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W. Cookson



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    P1.02 - Biology/Pathology (ID 614)

    • Event: WCLC 2017
    • Type: Poster Session with Presenters Present
    • Track: Biology/Pathology
    • Presentations: 1
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      P1.02-054 - The Molecular Characterisation of Lung Adenocarcinoma Subgroups (ID 9412)

      09:30 - 16:00  |  Author(s): W. Cookson

      • Abstract

      Background:
      Lung adenocarcinoma is a heterogeneous disease which can be challenging to classify accurately, yet precise histological subtyping is becoming increasingly important. Subgroup patterns have been shown to confer important prognostic information. In this study, we sort to identify gene expression profiles for the six predominant subtypes within adenocarcinoma, in a sequential cohort of resected tumours, to explore whether molecular markers could enhance standard histological diagnosis.

      Method:
      89 paired (fresh frozen tumour and normal tissue) lung adenocarcinomas were profiled both histologically and by global gene expression and correlated with multiple clinical parameters including stage, age, gender and smoking status. The tumour samples were reviewed by a thoracic pathologist to determine the predominant subtype and assigned into lepidic, acinar, papillary, micropapillary, solid or cribriform predominant groups. Gene expression was generated using Affymetrix Human gene 1.1ST arrays and the Genetitan platform. All RINs > 6. The data was rma treated using Affymetrix Power Tools and poor quality arrays were detected and excluded using Array Quality Metrics. Low expressed probes and control probes were removed. Differential gene expression of the adenocarcinoma predominant subtypes was evaluated using Limma.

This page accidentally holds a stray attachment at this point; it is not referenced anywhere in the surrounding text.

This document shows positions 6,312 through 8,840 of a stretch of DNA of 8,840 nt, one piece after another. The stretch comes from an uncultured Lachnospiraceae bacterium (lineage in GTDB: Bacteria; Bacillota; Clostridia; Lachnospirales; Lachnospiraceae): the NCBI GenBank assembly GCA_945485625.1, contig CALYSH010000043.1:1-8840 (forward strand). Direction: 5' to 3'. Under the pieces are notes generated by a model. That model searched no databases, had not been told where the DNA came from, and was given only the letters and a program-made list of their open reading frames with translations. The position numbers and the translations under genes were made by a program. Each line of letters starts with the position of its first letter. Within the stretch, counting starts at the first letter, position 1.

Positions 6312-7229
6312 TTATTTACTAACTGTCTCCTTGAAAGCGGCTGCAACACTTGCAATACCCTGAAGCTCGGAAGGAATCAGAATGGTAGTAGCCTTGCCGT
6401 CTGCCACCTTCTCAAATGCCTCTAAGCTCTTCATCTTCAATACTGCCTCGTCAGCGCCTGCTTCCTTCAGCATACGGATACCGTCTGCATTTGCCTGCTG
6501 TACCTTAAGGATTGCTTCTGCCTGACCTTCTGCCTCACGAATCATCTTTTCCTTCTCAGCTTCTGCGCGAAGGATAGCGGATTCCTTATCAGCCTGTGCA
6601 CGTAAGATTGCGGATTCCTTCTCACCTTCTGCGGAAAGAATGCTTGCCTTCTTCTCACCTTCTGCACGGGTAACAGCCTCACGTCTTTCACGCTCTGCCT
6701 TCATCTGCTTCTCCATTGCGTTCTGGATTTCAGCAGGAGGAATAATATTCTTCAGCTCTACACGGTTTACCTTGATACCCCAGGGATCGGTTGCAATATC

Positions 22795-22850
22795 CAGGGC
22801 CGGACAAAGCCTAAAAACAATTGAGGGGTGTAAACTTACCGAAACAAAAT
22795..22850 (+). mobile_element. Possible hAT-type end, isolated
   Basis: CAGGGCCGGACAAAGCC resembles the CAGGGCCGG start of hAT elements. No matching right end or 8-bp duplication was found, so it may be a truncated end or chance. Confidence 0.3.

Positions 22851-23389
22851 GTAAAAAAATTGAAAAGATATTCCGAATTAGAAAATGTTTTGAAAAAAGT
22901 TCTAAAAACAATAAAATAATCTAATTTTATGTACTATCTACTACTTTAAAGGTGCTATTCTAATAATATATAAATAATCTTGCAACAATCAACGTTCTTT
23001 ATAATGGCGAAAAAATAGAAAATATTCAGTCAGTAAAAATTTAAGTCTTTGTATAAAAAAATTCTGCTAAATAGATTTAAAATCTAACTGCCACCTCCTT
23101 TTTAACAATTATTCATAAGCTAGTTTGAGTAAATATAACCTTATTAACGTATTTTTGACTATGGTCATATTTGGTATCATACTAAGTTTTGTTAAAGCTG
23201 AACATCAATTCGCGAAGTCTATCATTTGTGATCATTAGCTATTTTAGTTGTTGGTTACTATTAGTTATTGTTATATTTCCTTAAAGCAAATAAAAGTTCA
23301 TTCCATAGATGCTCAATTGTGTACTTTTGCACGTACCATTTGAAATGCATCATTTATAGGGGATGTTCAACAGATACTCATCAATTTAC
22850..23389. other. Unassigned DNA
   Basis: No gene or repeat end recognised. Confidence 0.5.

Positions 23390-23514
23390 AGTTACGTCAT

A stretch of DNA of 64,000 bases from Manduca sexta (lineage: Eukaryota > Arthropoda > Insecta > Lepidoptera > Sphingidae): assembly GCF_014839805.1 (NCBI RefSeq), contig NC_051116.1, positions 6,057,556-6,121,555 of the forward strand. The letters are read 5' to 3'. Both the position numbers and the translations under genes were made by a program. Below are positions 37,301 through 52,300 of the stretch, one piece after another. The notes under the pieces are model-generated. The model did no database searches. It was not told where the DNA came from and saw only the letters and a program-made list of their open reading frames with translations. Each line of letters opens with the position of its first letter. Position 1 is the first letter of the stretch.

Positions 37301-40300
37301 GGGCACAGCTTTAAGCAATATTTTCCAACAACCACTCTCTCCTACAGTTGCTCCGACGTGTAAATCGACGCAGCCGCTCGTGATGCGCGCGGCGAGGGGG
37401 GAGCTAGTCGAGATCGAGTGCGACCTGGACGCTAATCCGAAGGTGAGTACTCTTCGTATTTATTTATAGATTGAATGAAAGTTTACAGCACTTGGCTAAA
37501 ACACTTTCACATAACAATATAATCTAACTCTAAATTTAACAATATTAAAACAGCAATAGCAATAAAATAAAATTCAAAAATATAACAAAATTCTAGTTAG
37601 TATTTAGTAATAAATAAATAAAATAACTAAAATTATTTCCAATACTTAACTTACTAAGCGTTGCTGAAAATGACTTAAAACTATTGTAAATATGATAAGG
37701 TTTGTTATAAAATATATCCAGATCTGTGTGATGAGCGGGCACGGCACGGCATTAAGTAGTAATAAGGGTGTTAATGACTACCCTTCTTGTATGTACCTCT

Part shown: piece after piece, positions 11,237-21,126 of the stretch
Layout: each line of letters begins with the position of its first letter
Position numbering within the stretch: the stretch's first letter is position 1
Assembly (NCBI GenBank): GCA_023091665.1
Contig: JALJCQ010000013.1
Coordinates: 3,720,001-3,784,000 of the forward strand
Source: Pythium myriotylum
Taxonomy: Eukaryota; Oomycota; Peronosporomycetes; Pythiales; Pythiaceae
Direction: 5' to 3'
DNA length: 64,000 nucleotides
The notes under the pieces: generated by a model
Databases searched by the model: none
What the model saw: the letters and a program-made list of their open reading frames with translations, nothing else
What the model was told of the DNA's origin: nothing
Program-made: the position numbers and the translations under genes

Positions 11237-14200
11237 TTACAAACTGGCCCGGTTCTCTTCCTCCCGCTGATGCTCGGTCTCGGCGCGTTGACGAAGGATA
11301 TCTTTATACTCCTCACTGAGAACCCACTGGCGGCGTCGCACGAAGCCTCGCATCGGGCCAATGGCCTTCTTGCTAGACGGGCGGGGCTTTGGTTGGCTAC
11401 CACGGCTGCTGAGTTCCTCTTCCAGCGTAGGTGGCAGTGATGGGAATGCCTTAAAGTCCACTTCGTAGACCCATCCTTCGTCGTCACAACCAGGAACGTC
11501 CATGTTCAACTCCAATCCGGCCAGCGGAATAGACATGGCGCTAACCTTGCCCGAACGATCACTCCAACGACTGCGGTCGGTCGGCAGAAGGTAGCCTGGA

Result:
      Survival analysis confirms that age and stage are the most significant predictors of outcome. Application of a highly stringent threshold (adj. P value 0.0001) identified 4805 gene transcripts that were significantly differentially expressed among the six predominant adenocarcinoma subtypes. We determined that 3887 of these transcripts are unique to one of the adenocarcinoma subgroups and therefore have the potential to contribute to a predominant subtype defining transcriptional signature. These unique transcripts include functionally interesting genes such as transcriptional factors SOX2/4/7/13/18 involved in determination of cell fate and ROR1 a receptor tyrosine kinase-like orphan receptor among others. A pairwise comparison of the individual subgroups identified that the most significant gene variation is seen between lepidic predominant and solid predominant, indicating that these subgroups are transcriptionally the most disparate to one another.

      Conclusion:
      In this study multiple highly significant gene transcripts that allow differentiation between the adenocarcinoma subgroups have been identified. These adenocarcinoma subtype gene signatures have the potential to augment current histological diagnosis of lung adenocarcinoma and provide valuable insights into the different biological processes underpinning the six adenocarcinoma subtypes.